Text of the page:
The Permian Basin in May reported the largest monthly decline in oil and gas permits ever, down 47% from April, as applications by large-cap operators fell to their lowest levels in history, off by almost three-quarters, Evercore ISI said Tuesday.
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The U.S. rig count fell another 17 rigs to drop to 301 during the week ended Friday (May 29), another sharp weekly decline that nonetheless suggests a flattening of the recent downward trajectory in onshore activity.
Emissions from Pennsylvania’s existing natural gas and oil infrastructure, including at Marcellus and Utica shale sites, are facing more stringent oversight under a draft proposal.
Appalachian natural gas giant EQT Corp. said Tuesday the1.4 Bcfe/d curtailmentannounced last week may extend through June.
Equitrans Midstream Corp. said in a regulatory filing on Monday that its largest customer, EQT Corp., has started temporarily curtailing 1.4 Bcf/d of production in Ohio and Pennsylvania.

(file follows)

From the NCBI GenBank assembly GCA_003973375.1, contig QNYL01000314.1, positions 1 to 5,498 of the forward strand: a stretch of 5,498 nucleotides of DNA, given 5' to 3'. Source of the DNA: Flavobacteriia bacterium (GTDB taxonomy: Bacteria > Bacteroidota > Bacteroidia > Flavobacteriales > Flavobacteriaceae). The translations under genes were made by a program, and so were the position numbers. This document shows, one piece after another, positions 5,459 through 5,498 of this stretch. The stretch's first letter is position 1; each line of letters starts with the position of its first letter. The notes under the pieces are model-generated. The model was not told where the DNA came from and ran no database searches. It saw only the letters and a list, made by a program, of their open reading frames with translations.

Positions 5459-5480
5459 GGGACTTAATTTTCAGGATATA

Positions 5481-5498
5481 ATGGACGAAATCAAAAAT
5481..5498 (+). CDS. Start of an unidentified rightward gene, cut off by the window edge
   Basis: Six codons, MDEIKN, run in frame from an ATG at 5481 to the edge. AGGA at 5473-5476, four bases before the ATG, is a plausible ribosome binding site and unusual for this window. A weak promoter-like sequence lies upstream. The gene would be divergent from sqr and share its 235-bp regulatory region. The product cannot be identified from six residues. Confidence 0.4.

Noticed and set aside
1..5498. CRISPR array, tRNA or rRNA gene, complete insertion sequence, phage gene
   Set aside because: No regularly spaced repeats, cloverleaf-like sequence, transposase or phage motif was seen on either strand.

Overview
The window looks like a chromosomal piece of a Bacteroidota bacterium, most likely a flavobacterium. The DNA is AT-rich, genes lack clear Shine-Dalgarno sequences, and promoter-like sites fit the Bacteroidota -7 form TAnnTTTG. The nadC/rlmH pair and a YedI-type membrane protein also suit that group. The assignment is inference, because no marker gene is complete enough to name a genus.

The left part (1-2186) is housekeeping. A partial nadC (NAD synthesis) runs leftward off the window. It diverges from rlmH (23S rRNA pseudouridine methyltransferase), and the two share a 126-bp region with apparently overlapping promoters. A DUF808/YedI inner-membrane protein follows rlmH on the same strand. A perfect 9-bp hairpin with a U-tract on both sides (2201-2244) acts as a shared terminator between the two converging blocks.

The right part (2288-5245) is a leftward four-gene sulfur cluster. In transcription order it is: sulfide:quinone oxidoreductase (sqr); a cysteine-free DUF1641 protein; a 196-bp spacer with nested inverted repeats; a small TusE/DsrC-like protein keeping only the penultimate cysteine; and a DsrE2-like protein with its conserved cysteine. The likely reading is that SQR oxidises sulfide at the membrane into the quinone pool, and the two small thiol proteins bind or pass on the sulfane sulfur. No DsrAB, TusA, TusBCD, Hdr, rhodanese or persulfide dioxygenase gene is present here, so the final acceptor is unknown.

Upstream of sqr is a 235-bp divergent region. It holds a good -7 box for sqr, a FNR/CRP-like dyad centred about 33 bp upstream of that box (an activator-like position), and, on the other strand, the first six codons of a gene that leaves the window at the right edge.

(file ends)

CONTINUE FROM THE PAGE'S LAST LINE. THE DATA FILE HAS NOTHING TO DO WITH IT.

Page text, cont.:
Oil and natural gas production from seven of the nation’s most prolific onshore unconventional plays will be down in June compared with May, a second consecutive decline, as the impacts of the coronavirus pandemic continue to echo through the economy, according to the Energy Information Administration (EIA).
The collapse in drilling activity deepened in April, with permitting for oil and natural gas wells at a record low, but there are glimmers of gains so far this month, according to an analysis by Evercore ISI.
Planned production curtailments and delayed well completions continue to grow in the Appalachian Basin as more exploration and production (E&P) companies are continuing to announce less activity in the face of Covid-19 and the corresponding slide in commodity prices.
Aggressive retrenchment in the U.S. oil patch remained the dominant theme in the latest rig numbers, with the United States dropping 57 rigs to fall to 408 during the week ended Friday (May 1), according to data from Baker Hughes Co. (BKR).
Two of Appalachia’s leading operators said Friday that they would curtail some production this shoulder season, but both are anticipating a long-awaited increase in natural gas prices later in the year.